• What are the symptoms of coronavirus?

      Common symptoms include fever, a dry cough, fatigue and difficulty breathing or shortness of breath. Some of these symptoms overlap with those of the flu, making detection difficult, but runny noses and stuffy sinuses are less common. The C.D.C. has also added chills, muscle pain, sore throat, headache and a new loss of the sense of taste or smell as symptoms to look out for. Most people fall ill five to seven days after exposure, but symptoms may appear in as few as two days or as many as 14 days.

    • How can I protect myself while flying?

      If air travel is unavoidable, there are some steps you can take to protect yourself. Most important: Wash your hands often, and stop touching your face. If possible, choose a window seat. A study from Emory University found that during flu season, the safest place to sit on a plane is by a window, as people sitting in window seats had less contact with potentially sick people. Disinfect hard surfaces. When you get to your seat and your hands are clean, use disinfecting wipes to clean the hard surfaces at your seat like the head and arm rest, the seatbelt buckle, the remote, screen, seat back pocket and the tray table. If the seat is hard and nonporous or leather or pleather, you can wipe that down, too. (Using wipes on upholstered seats could lead to a wet seat and spreading of germs rather than killing them.)

    • What should I do if I feel sick?

      If you’ve been exposed to the coronavirus or think you have, and have a fever or symptoms like a cough or difficulty breathing, call a doctor. They should give you advice on whether you should be tested, how to get tested, and how to seek medical treatment without potentially infecting or exposing others.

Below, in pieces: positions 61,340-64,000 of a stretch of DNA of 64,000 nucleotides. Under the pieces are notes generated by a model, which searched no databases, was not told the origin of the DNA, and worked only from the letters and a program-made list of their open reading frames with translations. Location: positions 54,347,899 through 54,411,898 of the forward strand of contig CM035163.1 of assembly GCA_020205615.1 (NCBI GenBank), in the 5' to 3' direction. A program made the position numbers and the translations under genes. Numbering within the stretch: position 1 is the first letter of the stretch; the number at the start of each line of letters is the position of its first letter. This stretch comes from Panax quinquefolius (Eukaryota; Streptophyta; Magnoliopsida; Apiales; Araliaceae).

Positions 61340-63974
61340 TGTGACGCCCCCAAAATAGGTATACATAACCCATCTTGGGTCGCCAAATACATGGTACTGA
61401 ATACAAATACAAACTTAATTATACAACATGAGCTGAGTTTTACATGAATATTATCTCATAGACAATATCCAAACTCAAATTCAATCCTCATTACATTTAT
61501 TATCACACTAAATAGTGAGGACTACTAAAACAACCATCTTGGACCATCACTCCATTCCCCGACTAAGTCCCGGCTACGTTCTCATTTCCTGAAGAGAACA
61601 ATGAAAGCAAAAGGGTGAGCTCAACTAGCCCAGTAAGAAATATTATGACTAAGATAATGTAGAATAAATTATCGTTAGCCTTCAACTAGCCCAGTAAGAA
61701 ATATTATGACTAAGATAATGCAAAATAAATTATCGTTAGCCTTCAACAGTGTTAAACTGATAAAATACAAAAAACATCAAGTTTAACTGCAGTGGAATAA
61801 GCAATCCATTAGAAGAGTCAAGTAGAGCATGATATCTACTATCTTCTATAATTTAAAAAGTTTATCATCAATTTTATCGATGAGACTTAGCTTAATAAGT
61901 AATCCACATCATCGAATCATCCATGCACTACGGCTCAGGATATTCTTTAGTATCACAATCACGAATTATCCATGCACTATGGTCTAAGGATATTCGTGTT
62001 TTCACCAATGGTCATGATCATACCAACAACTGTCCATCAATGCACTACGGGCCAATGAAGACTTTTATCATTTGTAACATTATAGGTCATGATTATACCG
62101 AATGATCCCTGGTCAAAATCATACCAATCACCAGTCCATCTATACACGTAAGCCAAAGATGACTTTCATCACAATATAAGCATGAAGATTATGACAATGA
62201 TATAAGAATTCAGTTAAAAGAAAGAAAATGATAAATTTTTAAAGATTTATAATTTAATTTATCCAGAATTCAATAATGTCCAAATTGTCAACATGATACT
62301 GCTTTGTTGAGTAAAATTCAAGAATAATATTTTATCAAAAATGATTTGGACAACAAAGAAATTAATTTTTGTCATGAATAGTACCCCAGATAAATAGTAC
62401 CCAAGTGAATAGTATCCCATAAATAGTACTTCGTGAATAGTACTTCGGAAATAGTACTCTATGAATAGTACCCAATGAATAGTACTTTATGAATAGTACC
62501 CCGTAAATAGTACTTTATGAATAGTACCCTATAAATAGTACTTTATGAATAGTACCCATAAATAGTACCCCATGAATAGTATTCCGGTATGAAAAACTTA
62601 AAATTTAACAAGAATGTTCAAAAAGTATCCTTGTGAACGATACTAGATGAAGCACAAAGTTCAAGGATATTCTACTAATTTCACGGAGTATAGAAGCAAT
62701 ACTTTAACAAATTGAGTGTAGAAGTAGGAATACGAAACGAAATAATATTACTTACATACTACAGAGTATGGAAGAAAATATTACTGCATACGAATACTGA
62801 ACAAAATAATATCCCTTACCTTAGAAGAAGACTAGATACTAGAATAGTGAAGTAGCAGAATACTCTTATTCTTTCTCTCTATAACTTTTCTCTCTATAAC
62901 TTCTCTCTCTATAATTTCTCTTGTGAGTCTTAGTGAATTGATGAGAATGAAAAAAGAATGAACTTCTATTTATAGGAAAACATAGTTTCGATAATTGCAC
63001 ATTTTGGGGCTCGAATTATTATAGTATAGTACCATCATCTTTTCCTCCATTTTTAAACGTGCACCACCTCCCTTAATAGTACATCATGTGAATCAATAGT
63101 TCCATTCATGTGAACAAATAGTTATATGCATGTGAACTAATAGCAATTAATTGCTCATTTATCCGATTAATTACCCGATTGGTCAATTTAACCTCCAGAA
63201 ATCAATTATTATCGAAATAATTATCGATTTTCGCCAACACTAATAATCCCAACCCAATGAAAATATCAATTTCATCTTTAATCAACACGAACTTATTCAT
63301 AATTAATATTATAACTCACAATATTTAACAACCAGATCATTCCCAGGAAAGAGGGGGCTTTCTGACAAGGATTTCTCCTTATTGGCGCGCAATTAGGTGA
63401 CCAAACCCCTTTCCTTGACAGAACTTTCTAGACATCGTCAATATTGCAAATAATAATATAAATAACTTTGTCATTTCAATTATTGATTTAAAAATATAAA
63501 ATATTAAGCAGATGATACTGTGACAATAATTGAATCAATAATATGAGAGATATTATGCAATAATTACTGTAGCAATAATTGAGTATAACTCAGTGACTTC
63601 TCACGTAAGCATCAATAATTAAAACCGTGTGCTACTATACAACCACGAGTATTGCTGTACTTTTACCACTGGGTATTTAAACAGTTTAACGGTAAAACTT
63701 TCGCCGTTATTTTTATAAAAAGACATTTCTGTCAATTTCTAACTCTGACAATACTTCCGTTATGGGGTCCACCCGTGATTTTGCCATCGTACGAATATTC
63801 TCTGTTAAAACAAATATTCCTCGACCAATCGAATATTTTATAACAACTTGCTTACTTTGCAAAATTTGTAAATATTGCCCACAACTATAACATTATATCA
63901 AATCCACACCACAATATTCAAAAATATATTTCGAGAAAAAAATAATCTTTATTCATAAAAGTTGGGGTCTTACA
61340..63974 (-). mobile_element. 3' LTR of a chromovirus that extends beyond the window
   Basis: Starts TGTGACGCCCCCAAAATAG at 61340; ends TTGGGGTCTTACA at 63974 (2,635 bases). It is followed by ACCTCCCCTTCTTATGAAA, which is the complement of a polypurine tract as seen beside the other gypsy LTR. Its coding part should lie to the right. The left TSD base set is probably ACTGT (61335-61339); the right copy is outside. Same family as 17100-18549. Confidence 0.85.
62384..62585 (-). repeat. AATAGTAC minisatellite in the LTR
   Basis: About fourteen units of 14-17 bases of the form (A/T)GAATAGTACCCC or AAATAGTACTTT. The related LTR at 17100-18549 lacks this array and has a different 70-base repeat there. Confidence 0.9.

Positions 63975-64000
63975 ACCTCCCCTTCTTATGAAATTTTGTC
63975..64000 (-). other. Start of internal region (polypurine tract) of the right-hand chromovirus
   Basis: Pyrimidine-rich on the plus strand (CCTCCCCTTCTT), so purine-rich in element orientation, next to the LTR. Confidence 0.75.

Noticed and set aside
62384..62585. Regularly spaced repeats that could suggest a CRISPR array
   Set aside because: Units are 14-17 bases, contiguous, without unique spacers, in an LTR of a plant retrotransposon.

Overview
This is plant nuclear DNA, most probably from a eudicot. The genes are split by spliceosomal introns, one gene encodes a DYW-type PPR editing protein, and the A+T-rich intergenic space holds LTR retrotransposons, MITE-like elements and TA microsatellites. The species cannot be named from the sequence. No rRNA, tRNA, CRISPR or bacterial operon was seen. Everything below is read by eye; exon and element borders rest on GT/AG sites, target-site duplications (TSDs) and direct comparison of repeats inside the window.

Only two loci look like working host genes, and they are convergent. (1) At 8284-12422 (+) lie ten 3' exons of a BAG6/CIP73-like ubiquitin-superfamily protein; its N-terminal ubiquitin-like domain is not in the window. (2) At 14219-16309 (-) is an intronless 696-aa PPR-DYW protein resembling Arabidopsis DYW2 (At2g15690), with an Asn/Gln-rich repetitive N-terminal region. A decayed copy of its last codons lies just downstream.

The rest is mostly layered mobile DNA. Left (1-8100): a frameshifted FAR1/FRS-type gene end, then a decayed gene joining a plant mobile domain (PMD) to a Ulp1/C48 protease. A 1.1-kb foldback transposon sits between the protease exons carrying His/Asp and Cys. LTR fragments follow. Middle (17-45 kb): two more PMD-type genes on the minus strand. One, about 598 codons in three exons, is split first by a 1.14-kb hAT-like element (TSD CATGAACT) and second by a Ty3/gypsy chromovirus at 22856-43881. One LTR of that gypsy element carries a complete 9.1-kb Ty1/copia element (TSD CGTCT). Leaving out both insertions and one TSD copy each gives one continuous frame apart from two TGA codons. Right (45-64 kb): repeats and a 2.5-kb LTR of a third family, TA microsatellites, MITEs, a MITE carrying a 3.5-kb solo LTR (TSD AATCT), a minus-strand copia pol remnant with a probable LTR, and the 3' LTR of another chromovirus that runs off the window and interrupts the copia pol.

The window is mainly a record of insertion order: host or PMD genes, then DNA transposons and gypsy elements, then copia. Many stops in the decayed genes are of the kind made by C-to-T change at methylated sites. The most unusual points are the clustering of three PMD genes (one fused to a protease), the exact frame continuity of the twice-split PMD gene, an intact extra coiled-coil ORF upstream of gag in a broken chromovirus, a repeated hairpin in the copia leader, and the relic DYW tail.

Because the face shields were cost prohibitive for some businesses, Long Beach began a free distribution program for face shields that it sourced from donations and from state and city resources. Last weekend, it distributed 4,800 shields in just a few hours.

Sandy Wedgeworth, the city’s public health emergency management director, estimates that the city still had around 25,000 face shields that it planned to give away to restaurants, bars and salons in future distribution events.

“We want them out there in the community. We want the folks that need them to have them,” she said. “They are no good to anyone sitting in boxes.”


We often link to sites that limit access for nonsubscribers. We appreciate your reading Times coverage, but we also encourage you to support local news if you can.

California Today goes live at 6:30 a.m. Pacific time weekdays. Tell us what you want to see: CAtoday@nytimes.com. Were you forwarded this email? Sign up for California Today here.

Jill Cowan grew up in Orange County, went to school at U.C. Berkeley and has reported all over the state, including the Bay Area, Bakersfield and Los Angeles — but she always wants to see more. Follow along here or on Twitter, @jillcowan.

California Today is edited by Julie Bloom, who grew up in Los Angeles and graduated from U.C. Berkeley.




Source link

Leave a Reply

Your email address will not be published. Required fields are marked *